"What do you mean, finally? Do I know you?"
"Well, we HAVE spoken."
"Refresh my memory. I know I'm getting a little long in the tooth, but I'm sure I'd remember a sweet voice like yours."
"Well, my sweet voice may have been slightly strained last month, when I spoke to you about my deceased brother."
Bonner's cheeks instantly reddened.
"Oh, Mrs. Boorman, YESSS, it's good to finally meet you too," he said, trying to sound sincere to her plight. "I was planning on calling you soon."
Mrs. Boorman rolled her eyes. "Really? I left three more messages on your answering machine."
"Oh, that thing only works sometimes. I'm terribly sorry." He flashed his eyes at Tina, and she gave him a disappointed look.
"Well, now that you know, I'm sure you can try to help her, RIGHT DADDY?"
"Sure, sure. Let's talk before the day's over. May I get you a drink, Donna?"
"Yes, thanks. A nice frozen margarita would be wonderful." Jack hurried off toward the bar by the pool.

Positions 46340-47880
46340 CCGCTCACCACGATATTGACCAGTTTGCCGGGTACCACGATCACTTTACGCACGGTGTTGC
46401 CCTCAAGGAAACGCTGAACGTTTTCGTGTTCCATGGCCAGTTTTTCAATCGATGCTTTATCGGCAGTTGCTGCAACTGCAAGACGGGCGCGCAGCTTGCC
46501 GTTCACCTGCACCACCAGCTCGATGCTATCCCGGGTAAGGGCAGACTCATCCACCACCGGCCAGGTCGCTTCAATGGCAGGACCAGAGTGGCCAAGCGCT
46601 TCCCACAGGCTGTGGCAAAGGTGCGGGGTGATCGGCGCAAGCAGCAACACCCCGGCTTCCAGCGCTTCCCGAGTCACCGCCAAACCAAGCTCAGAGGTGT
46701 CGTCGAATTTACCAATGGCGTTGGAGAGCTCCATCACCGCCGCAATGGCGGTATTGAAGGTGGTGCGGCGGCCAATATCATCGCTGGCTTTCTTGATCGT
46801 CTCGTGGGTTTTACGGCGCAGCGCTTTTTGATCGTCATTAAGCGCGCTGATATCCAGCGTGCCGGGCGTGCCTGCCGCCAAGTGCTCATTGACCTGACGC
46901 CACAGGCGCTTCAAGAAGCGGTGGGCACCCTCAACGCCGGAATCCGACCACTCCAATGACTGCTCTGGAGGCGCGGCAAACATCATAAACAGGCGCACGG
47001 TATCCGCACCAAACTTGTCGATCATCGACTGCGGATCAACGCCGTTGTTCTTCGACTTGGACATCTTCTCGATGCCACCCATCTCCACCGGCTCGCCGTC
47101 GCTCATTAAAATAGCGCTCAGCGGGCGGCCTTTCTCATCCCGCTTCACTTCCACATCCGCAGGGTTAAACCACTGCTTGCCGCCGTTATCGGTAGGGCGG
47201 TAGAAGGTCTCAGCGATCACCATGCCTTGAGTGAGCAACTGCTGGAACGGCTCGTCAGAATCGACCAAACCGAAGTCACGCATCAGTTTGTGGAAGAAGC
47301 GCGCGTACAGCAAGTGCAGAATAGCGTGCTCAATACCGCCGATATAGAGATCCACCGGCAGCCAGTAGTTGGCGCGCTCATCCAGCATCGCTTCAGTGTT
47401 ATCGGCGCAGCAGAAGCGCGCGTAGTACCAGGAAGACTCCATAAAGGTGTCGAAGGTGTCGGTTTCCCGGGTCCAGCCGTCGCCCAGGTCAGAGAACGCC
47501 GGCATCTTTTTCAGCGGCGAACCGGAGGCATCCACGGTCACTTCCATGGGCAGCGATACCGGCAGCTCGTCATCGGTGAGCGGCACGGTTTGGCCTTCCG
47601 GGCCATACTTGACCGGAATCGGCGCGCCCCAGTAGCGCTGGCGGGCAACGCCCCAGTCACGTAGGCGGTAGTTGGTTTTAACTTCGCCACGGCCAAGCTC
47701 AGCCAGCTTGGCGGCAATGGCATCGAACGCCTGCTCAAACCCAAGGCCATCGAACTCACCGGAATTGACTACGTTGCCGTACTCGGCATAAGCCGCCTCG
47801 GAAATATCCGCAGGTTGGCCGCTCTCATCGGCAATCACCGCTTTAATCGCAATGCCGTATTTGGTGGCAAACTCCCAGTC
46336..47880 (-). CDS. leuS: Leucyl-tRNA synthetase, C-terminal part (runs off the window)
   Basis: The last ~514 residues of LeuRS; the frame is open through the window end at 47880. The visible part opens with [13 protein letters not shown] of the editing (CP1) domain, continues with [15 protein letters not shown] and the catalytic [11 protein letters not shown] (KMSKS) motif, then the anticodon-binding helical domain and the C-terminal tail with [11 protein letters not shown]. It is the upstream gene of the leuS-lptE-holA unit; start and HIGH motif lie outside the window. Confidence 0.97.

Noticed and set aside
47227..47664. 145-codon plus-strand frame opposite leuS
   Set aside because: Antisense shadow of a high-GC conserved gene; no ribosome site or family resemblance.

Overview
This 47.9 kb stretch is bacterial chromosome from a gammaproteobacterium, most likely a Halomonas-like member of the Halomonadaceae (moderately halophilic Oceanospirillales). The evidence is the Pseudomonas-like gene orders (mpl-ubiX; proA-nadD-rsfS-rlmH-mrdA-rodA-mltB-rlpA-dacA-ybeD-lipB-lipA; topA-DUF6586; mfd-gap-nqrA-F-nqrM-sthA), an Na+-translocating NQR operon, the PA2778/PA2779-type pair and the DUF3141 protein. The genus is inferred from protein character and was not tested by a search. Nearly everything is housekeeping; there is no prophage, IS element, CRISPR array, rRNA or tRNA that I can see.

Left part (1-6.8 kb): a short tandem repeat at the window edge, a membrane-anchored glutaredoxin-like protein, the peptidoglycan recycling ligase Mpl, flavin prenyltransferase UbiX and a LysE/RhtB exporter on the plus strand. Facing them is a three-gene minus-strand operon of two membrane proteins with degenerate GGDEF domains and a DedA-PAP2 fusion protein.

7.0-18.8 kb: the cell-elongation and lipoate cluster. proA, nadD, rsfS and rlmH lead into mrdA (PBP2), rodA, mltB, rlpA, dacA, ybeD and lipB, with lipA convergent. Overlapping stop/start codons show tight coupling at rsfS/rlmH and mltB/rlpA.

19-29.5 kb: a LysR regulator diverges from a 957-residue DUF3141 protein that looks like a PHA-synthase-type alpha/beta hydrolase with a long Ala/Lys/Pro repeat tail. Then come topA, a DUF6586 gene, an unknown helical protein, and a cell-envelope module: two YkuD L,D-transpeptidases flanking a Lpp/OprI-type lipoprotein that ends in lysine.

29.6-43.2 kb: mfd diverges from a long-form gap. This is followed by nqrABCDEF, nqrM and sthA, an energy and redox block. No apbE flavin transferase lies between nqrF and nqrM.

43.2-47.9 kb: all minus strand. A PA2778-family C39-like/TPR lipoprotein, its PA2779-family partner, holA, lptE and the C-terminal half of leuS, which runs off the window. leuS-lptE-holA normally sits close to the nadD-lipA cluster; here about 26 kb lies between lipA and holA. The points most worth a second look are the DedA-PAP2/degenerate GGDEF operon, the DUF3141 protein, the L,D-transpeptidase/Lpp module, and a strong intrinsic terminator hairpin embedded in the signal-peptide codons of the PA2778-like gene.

"Daddy seems a little gruff sometimes, but deep down he's a pussycat."
"He's really quite handsome, in a scruffy sort of way," Donna laughed.
"I've tried to dress him up, but living alone does that to a man, I guess."
Jack came back with a tallboy beer, and quickly passed off the margarita, shaking his hand.
"SHIT!, my fingers are frozen. Oops sorry."
"Well, I'll leave you two alone to talk business." Tina turned and jumped into the pool, making a cannonball splash, and landing in the arms of her boyfriend. Jack guzzled the tallboy and snatched a margarita from the tray of a passing waiter.